Jarrett’s initial movement to his left helped to perfectly set up Peat’s block on him.  The only two defenders left back on the left side were linebacker Oluokun (who was blocked out of the play by Hurst) and defensive back Isaiah Oliver (who was picked up by Tre’Quan Smith).  Smith is one of those small, fast receivers.  But as a blocker in the running game, Tre’Quan is very decisive and employs his small frame to its optimal effect.

Again, Alvin was running toward the goal line with no one before him – except Allen, again.  Ricardo, waiting at the goal line, decided that passively waiting on Alvin wasn’t necessarily a productive strategy.  So this time it was Allen who made the first move, diving for Kamara’s legs.  In one of the more athletic touchdowns of the week, Kamara managed to twist off the attempted tackle and spin himself through the air for the final two yards for the touchdown that represented the final margin of victory.

The date of Drew Brees’ return to the lineup is still unknown.  Very quickly the Saints’ season will get more difficult.  The hope is that Drew will be ready to take on the Chiefs when they come to call in Week 15, with the Vikings set to visit the week after that.

In the meantime, the Taysom Hill summer will probably get one more week against a down-trodden Eagle team in Philadelphia.  For however long it lasts, this has been an interesting and most informative stretch of the season, as Saints’ coach Sean Payton gets a close look at the guy he has speculated about replacing Brees “one day.”  I also believe that playing a different style of offense for these few weeks will have long-term benefits for the Saints.

But only if Taysom delivers all of the victories.

The T. Hills are Alive

Perhaps you’ve noticed that T. Hill is beginning to be a frequently recurring entry into NFL line scores and summaries. Suddenly, it seems there are T. Hills everywhere.

In New Orleans, T. Hill is, of course, Taysom Hill – interim quarterback who has passed and rushed the Saints to three consecutive victories in Drew Brees’ absence.

The Rams have a T. Hill of their own.  That would be defensive back Troy Hill.  Troy’s statistical impact was rather muted last night – he had one tackle and one pass defensed – but he had made a bit of a splash as he had scored defensive touchdowns in each of the previous two games (a fumble returned against San Francisco and a pick-six against Arizona).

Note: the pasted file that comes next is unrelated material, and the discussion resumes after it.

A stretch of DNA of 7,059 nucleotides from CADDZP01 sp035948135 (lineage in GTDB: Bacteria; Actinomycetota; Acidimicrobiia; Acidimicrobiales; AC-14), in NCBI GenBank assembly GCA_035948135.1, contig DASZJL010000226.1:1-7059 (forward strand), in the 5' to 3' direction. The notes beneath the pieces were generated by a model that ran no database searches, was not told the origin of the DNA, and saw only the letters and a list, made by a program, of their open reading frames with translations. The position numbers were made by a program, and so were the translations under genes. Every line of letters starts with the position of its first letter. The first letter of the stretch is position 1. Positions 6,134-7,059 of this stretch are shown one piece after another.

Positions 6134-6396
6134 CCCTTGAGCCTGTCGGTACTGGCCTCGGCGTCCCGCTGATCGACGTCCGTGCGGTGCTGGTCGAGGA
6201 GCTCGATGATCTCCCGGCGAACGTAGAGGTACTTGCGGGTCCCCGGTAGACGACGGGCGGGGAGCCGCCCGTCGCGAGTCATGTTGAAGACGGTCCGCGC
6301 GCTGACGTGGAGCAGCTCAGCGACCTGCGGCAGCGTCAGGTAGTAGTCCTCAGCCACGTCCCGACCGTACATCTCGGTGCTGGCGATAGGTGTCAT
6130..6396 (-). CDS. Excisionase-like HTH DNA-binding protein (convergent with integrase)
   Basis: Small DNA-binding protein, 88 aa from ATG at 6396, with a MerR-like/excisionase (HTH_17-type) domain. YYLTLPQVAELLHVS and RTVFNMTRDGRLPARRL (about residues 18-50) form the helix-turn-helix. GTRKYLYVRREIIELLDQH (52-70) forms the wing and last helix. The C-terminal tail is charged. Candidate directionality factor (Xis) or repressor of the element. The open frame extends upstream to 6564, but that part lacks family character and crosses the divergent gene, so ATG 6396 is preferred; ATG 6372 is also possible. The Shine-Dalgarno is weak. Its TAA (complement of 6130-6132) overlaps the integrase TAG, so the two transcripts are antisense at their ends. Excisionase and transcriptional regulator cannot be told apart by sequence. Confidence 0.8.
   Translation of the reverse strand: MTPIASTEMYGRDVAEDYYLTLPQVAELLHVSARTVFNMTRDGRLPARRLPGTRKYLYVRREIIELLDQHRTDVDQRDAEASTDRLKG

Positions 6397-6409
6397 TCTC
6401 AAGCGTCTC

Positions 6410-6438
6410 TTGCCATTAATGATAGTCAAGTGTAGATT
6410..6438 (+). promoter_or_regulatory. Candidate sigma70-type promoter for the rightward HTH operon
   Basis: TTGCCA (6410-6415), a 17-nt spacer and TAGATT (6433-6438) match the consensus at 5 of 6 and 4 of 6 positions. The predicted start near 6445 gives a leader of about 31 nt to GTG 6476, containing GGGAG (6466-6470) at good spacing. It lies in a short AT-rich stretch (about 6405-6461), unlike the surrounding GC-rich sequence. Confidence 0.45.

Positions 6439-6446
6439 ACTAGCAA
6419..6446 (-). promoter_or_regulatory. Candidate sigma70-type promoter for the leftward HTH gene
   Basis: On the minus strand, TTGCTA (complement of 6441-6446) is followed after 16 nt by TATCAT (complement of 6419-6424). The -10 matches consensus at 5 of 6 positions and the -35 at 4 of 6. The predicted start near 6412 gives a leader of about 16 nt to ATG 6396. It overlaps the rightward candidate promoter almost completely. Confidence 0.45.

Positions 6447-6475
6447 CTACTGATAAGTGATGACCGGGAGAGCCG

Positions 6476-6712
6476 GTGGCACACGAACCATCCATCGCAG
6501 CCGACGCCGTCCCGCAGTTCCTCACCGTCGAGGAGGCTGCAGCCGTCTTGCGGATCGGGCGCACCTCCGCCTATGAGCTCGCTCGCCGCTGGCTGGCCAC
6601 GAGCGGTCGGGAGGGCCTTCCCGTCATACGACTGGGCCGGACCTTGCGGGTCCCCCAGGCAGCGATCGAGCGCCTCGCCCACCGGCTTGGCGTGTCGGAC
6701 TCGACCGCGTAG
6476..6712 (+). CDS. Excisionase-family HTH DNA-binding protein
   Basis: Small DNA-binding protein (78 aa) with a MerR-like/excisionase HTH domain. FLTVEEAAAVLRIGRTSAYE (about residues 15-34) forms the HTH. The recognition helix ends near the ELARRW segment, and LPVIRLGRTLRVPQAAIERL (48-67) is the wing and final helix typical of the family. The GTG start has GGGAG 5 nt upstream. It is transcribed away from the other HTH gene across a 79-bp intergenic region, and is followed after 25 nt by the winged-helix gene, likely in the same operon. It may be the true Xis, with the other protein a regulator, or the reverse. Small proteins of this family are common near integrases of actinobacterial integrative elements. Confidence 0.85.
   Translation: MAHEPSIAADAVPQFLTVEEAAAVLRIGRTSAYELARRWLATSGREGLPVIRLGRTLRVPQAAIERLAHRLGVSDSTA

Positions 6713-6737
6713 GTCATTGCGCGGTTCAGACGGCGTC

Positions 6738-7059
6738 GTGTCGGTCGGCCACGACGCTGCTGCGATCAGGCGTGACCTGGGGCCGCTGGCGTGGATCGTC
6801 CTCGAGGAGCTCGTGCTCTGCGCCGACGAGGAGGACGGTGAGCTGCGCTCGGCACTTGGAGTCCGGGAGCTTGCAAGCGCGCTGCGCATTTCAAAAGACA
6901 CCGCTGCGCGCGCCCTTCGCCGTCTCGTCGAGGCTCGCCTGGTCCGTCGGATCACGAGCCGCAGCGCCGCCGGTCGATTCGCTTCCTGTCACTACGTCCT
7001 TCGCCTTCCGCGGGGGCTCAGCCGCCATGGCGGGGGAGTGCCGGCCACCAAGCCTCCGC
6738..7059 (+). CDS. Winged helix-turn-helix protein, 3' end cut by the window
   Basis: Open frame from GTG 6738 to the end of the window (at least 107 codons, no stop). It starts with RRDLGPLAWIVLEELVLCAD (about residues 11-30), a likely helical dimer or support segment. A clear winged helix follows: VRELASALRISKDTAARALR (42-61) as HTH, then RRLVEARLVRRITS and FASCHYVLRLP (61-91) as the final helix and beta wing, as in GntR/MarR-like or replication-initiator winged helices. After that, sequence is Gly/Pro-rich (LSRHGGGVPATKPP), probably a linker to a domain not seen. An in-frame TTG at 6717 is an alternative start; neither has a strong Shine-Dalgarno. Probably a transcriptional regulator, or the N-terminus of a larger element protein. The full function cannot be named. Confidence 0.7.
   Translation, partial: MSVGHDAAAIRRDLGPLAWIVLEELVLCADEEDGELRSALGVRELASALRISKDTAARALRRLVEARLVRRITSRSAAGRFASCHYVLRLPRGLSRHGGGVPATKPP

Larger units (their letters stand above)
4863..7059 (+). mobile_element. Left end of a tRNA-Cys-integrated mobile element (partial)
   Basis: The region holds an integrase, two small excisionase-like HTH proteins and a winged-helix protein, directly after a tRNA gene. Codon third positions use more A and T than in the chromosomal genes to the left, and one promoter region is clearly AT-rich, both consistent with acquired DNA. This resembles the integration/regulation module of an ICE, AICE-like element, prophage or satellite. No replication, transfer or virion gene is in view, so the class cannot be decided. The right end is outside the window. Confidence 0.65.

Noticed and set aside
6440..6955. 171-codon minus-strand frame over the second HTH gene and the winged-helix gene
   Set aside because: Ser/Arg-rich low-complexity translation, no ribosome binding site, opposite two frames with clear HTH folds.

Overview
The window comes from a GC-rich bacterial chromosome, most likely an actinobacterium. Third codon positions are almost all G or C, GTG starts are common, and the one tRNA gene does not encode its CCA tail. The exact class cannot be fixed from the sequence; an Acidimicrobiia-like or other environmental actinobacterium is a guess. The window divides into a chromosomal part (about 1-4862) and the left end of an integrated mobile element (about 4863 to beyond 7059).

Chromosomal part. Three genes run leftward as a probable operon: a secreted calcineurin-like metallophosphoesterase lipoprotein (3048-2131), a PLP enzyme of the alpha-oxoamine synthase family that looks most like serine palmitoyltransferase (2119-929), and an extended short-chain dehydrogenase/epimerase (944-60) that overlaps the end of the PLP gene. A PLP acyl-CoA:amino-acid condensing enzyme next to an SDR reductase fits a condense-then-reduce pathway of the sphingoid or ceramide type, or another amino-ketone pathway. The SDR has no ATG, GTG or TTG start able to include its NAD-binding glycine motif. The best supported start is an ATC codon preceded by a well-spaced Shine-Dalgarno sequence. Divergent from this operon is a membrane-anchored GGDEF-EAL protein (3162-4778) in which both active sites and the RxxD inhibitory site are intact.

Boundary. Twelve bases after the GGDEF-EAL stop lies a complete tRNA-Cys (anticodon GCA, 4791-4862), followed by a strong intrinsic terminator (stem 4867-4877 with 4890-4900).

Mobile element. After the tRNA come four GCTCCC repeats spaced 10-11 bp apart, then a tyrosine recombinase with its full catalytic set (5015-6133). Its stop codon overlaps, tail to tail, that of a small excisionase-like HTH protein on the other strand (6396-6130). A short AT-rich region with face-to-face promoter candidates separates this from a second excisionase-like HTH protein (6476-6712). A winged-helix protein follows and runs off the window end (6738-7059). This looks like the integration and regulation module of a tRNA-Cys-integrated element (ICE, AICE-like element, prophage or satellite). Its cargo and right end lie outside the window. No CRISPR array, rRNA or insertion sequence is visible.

There is also a Trysten Hill, who plays defensive line for Dallas.  You won’t be hearing much about him for the foreseeable future, as a knee injury has kept him on injured reserve since Week Five.

The king of the T. Hill, if you will, plays in Kansas City.  That would be receiver extraordinaire Tyreek Hill – arguably football’s most feared offensive threat.  Tyreek had an eventfully “uneventful” game last Sunday.  He finished his team’s conquest of Denver officially with 6 catches for 58 yards (and another 30 yards on a rush).  Unofficially, Tyreek caught two long touchdown passes that didn’t count.

Early in the second-quarter, a would-have-been 40-yard touchdown pass deflected off Tyreek’s hands up in the air.  The ball actually landed back in his arms and, although ruled incomplete on the field, would have been over-ruled to touchdown if KC had challenged.

With 10:16 to go in the fourth, Tyreek slipped in behind the defense to haul in a 48-yard touchdown pass.  But this one was nullified by a penalty.

Ah, well.  When your team wins anyway, it’s easy to laugh about, right?

Road Teams Advance in NFC

About five and a half minutes.

The Philadelphia Eagles seemed to be playoff longshots through Week 13.  Coming off their Week 10 bye, the Eagles lost three in a row – the last to the Miami Dolphins.  At that point they sat at 5-7 for the season, but still only one game behind their division rivals from Dallas.  Since one of Dallas’ six wins was a 37-10 clobbering of Philadelphia in Week Seven, Dallas’ lead was really two games with four games left.

To that point, the Cowboys were also 4-0 in the division, and held that tie-breaker as well (the Eagles were 1-1).

Philadelphia’s one ace in the hole was that their Week 16 re-match would be in Philadelphia, but in reality they knew that they would have to win out – including the Dallas game – and the Cowboys would have to drop a winnable game somewhere in these last four contests.